Wednesday, March 14, 2018

Bardugo Tales

The Language of Thorns: Midnight Tales and Dangerous Magic, Leigh Bardugo
This book is exquisite.  Sumptuous illustrations bloom through the stories in gorgeous, understated dual tones that allow the careful beauty of the forms within the compositions to speak loudest.  I am completely smitten with their style, and was captivated by the way they grew and culminated at each story's end. 

Add to this that Bardugo's wordsmithery is at its finest in these shorts, and you have the makings of a fine book indeed.   I cared so quickly for her characters, was engrossed from the opening paragraphs of each story and was swept away by the heady world-builds.  Each narrative is dark and haunting, resonating with the sort of substance I usually equate with century-old lore.  

As a delightful bonus, I venture these would read beautifully and coherently for a reader unacquainted with the Grisha world (although I myself have read all the Grisha novels...they're good). If you're already a fan of Bardugo, I don't see how you could be disappointed by this lavish little collection.

A treat, I suspect, for fans of Laini's Lips Touch.

Advisory notes:  The third tale is quite disturbing.  There is no swearing though, but some content that may cross over into shadows too dark for some readers.  Minor sensuality, including same-sex attraction. 

Review copy received from Hachette.

Tuesday, March 13, 2018

Chinese Cinderella
Chinese Cinderella: The True/Secret Story of an Unwanted Daughter, Adeline Yen Mah
A number of young women and grown women have recommended this book to me.  I wanted to pick it up when I had something that could brighten me up after it was done.  Even with the promise that comes with linking a memoir to "Cinderella," I knew I was to become acquainted with hardship.  I was sure the story would deeply effect me for the duration of my reading, and beyond.  Correct.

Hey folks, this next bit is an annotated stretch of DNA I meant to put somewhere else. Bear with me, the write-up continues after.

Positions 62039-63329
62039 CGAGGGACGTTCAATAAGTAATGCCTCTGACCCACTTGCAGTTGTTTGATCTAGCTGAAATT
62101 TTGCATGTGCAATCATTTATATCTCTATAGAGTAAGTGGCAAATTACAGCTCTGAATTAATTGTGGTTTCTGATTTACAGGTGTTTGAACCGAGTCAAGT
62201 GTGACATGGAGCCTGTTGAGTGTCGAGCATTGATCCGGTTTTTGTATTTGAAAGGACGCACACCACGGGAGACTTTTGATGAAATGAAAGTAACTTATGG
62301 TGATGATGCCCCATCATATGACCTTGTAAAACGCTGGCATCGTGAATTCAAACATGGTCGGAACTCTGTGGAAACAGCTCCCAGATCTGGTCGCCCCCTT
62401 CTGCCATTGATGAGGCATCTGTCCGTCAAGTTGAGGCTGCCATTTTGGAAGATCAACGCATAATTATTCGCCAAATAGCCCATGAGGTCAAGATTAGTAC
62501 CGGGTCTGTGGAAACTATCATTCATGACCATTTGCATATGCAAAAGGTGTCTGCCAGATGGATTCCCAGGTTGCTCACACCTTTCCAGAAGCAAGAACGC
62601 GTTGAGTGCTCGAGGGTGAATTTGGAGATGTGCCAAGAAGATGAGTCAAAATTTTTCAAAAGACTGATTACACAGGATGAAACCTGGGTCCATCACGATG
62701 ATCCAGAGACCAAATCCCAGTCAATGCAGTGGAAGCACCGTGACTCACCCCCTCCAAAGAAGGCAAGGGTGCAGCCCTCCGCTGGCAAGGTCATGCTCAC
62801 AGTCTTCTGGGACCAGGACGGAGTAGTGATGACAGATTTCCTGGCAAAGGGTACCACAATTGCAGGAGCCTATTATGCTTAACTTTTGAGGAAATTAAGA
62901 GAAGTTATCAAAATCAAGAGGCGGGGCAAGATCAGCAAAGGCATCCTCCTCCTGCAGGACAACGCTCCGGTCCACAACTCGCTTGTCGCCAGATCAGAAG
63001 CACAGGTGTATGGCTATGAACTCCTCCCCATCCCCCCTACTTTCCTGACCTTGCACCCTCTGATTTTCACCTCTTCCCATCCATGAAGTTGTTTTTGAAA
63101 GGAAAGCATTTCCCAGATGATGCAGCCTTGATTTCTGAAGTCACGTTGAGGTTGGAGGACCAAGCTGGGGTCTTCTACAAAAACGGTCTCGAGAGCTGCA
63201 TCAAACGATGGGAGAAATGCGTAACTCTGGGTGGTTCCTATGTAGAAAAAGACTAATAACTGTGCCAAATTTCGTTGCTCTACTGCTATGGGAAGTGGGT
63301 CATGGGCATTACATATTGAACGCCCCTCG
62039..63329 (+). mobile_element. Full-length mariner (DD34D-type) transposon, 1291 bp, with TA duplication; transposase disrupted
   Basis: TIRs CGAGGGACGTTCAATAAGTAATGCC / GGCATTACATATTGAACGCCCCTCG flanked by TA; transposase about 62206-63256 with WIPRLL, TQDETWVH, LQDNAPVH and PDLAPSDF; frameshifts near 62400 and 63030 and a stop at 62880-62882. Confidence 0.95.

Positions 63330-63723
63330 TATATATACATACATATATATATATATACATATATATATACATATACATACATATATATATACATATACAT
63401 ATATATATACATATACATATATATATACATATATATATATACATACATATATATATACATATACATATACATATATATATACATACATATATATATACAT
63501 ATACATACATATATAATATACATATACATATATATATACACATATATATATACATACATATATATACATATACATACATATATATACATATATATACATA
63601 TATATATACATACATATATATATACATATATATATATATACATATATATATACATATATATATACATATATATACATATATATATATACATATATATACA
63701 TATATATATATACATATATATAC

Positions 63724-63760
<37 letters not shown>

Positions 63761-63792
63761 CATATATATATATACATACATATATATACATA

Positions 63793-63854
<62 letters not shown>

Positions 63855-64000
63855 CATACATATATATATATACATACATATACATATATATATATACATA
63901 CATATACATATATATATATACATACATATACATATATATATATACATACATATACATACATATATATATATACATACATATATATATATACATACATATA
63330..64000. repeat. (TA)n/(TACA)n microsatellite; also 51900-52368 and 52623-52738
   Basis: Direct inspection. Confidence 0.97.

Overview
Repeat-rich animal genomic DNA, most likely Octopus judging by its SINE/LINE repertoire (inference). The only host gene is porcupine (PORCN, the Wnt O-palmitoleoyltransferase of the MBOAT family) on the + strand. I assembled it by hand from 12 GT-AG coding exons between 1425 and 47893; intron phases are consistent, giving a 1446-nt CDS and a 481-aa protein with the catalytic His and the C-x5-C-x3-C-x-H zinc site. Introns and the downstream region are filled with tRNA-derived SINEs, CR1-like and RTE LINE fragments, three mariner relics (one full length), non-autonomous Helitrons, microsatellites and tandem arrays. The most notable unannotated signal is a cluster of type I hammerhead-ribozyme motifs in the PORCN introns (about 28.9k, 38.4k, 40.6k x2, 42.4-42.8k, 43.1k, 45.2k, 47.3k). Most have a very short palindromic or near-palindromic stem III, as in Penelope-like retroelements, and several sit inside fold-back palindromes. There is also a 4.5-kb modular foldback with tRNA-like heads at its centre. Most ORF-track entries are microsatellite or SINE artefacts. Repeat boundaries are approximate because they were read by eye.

I've seen some scathing reviews which take issue with the author's suggestion of neglect in a narrative simultaneously expressing privilege.  I get pretty angry reading those reviews. They are right, Yen Mah had some relation to physical provisions and education.  But Yen Mah was deprived love, security, inclusion and protection.  We shouldn't compare people's hardships!  And if people insist upon doing so, then Yen Mah was deprived the things that matter most.  Yes, her household had a cook.  Yes, she went to school.  But she was emotionally and psychologically tormented for her entire childhood, told she was worthless, and forced to endure heart-aching cruelty and spite.  I also refuse to believe anyone's social condition qualifies or disqualifies sharing his or her personal story. 

As to the quality of the prose, I was carried away by it.  The power is in the details.  Although I was never overwhelmed by poetic language I was regularly impressed by Yen Mah's discerning articulation.  I was captivated by the specifics.

In terms of content, there is nothing so horrific that I would hesitate to recommend it to young adult readers (something I cannot always say with memoirs apparently intended for this audience).  It isnt' easy to hear of course, but none of it is offensive to the spirit, just saddening. 

I'm on a roll with audio books lately.  I listened to this story via my library's digital collection.  This edition is read by the author.  More than once, Yen Mah's voice wavers as she recounts the abuses endured.  It was incredible to consume it this way.  I highly recommend it.

Monday, March 12, 2018

Saving Francesca

Saving Francesca, Melina Marchetta